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As you may have noticed, though, trying to suppress certain thoughts often only brings them back in full forceleaving you overwhelmed and frustrated. The 12 strategies below can help you refresh your focus. Say you had an intense crush on a classmate but never got the chance to ask them out. Now, you spend a lot of time imagining yourself making this conversation happen. Maybe your crush says no.


Some people may think hate is the opposite of love, but in actuality, it's indifferenceas Nobel laureate Elie Wiesel once said via Oxford Reference. He was not wrong.

As the human psyche has shown us time and again, both love and hate can spark some very intense emotions in people. These feelings, regardless if they're the product of a relationshipa crush, or a breakup, may propagate nonstop contemplation about a specific someone, which can then lead to many questions and frustrations especially if the person you're thinking about is not someone you're particularly fond of. Some of these questions may include, "Is this type of rumination normal?

The fact of the matter is, thinking about a ificant other or a past lover is normal. Unhealthy obsession, however, is not. With that in mind, here is what it really means when you just can't get someone out of your head.

How to stop thinking about someone: 12 steps

If you catch yourself in deep thought about someone throughout your day-to-day living, your initial reaction may be to force yourself to stop. Hence the best course of action to take in this situation is to dive deep and figure out just why you're pondering so much. Here are some possible reasons: 1 you are in love, 2 you are insanely sexually attracted to said person, 3 they are giving you mixed als that have left you overthinking, 4 you are an avid daydreamer fixating on unrealized hopes, 5 you are in a relationship but unsure of where it's heading, 6 your love is unrequited.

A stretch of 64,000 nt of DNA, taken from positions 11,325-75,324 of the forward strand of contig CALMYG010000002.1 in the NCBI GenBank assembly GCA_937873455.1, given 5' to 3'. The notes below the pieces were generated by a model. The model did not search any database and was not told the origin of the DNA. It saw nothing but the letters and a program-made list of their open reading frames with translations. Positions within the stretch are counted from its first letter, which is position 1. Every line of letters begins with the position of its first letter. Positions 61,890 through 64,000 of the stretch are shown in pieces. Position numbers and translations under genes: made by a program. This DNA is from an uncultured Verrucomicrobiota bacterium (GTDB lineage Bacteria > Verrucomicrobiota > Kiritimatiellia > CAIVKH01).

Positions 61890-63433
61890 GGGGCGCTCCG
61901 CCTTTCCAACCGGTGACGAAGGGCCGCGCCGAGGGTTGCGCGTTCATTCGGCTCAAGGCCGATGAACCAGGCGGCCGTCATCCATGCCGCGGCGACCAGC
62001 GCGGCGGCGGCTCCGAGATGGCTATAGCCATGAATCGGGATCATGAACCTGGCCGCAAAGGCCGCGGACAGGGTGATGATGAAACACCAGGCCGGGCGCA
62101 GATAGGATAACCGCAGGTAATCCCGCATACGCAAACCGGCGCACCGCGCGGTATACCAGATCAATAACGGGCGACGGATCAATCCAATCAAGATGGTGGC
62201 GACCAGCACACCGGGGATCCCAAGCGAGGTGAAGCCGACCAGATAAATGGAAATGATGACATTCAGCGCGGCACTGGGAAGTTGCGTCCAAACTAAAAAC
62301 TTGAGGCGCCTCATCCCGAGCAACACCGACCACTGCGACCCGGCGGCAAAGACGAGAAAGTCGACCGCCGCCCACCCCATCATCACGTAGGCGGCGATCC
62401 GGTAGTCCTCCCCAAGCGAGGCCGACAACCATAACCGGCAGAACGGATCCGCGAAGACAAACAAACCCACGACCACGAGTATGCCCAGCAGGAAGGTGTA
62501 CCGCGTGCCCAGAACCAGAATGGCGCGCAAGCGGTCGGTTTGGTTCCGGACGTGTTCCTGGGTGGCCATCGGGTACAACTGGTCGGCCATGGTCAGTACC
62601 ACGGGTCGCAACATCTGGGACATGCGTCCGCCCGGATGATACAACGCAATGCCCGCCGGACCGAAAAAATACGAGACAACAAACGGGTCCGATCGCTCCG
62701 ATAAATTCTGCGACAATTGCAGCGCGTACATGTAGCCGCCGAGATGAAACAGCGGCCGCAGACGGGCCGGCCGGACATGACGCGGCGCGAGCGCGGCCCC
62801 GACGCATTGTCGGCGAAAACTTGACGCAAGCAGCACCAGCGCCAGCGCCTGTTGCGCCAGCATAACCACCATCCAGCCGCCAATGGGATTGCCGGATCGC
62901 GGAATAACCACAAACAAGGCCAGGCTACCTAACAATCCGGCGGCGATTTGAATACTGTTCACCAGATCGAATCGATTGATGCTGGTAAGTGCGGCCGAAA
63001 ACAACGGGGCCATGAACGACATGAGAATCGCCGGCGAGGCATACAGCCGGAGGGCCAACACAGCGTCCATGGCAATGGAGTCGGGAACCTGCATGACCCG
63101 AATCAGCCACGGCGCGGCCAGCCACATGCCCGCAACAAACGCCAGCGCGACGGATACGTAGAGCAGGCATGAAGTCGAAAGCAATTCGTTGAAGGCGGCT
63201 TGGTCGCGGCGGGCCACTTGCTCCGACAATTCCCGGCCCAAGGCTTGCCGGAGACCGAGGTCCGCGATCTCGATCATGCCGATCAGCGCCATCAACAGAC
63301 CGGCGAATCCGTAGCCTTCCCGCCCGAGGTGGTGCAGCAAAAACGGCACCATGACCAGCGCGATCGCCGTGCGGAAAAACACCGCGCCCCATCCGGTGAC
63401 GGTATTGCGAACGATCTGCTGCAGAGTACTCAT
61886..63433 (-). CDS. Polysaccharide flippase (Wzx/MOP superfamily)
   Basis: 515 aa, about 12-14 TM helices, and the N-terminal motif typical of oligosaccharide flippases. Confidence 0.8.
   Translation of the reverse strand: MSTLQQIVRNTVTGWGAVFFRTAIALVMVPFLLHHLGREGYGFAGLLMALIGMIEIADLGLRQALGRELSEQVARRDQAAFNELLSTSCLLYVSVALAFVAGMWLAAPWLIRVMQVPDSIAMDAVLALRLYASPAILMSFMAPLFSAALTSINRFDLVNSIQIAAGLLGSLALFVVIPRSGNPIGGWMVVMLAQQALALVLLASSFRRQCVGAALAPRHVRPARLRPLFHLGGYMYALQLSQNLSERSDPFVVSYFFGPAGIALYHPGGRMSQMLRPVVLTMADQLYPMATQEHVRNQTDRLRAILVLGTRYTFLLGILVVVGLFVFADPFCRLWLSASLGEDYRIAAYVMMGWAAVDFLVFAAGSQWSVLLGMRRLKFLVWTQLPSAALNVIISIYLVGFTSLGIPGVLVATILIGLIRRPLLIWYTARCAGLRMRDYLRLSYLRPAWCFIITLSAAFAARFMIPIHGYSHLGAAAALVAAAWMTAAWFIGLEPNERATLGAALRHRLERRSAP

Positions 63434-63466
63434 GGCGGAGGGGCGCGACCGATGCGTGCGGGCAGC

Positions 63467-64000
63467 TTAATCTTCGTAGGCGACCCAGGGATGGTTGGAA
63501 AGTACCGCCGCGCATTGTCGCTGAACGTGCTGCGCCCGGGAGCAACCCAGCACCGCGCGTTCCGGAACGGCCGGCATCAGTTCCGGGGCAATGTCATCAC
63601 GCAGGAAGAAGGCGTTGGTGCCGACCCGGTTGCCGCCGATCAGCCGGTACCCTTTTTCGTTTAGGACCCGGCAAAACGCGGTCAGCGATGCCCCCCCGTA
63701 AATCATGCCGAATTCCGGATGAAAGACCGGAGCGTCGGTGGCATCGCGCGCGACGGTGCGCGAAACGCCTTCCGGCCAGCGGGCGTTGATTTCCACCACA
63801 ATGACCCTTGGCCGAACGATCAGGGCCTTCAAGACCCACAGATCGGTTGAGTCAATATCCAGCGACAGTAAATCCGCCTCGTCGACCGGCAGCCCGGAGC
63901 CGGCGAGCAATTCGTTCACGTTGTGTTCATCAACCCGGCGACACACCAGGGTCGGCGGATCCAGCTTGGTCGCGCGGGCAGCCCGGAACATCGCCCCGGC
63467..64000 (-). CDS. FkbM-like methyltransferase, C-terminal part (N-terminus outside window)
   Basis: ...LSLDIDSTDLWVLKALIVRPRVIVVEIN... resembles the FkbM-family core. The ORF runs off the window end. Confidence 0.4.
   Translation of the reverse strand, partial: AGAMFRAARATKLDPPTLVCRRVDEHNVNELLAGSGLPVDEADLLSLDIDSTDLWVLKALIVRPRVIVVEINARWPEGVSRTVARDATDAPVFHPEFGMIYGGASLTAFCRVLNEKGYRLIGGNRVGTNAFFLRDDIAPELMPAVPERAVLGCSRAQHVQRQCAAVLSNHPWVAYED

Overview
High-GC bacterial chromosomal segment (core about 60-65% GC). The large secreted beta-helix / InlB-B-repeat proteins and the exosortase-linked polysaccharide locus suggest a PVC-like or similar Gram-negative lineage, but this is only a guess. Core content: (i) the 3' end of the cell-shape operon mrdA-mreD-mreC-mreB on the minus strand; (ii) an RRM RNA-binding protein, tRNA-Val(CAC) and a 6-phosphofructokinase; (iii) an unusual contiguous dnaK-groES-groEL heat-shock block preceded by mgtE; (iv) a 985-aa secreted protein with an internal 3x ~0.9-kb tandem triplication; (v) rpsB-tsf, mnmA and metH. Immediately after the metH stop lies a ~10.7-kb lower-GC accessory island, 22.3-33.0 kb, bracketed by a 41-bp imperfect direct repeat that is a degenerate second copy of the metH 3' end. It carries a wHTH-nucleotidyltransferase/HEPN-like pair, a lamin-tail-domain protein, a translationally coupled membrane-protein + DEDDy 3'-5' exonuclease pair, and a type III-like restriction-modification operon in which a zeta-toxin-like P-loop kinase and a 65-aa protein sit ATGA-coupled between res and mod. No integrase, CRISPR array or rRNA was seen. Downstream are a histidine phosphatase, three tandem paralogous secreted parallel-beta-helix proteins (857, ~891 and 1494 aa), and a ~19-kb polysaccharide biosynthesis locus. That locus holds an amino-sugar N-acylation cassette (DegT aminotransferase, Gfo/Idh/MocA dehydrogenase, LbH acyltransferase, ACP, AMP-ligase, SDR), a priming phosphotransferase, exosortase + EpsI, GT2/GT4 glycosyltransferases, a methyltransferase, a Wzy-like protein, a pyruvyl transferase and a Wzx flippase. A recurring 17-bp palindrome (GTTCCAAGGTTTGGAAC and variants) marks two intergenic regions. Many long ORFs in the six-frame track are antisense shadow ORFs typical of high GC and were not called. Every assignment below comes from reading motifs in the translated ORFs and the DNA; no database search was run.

There are many other potential reasons, but only you can identify them and if you find your introspection yielding notherapy can be a great place to start. Once you've identified the why, it becomes much easier to figure out the next course of action. If the object of your rumination is someone new, perhaps you can ask them out — if only to eliminate the idealized version of them you've created in your head.

And if they say no, well, at least you know you tried and can move on! If it's an ex-lover who broke your heart and left you without closure, you can take it as an opportunity to work on your own self-worth because FYI you don't need closure from anyone, though we understand it's helpful.

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Perhaps you can do a social media cleanse, or pick up a new active hobby. Focusing on yourself in healthy ways that can enhance your body and mind is one of the best ways to stop fixating on someone else, according to Healthline.

You can also journal as a way to get your thoughts out of your head and in front of you. This can in turn help you reflect and work through your emotions.

Is it time to seek therapy?

Another great way to get out of your own head is to do something beneficial for others. Studies have shown that charity or volunteer work make us feel good and connected to one another, according to The Washington Post.

Why you are thinking about said person Shutterstock. What you can do to move on from these thoughts Shutterstock.

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Medically Reviewed By: Lauren Guilbeault.


Medically Reviewed By: Laura Angers.


One of the most important skills in life is learning how to stop thinking about someone.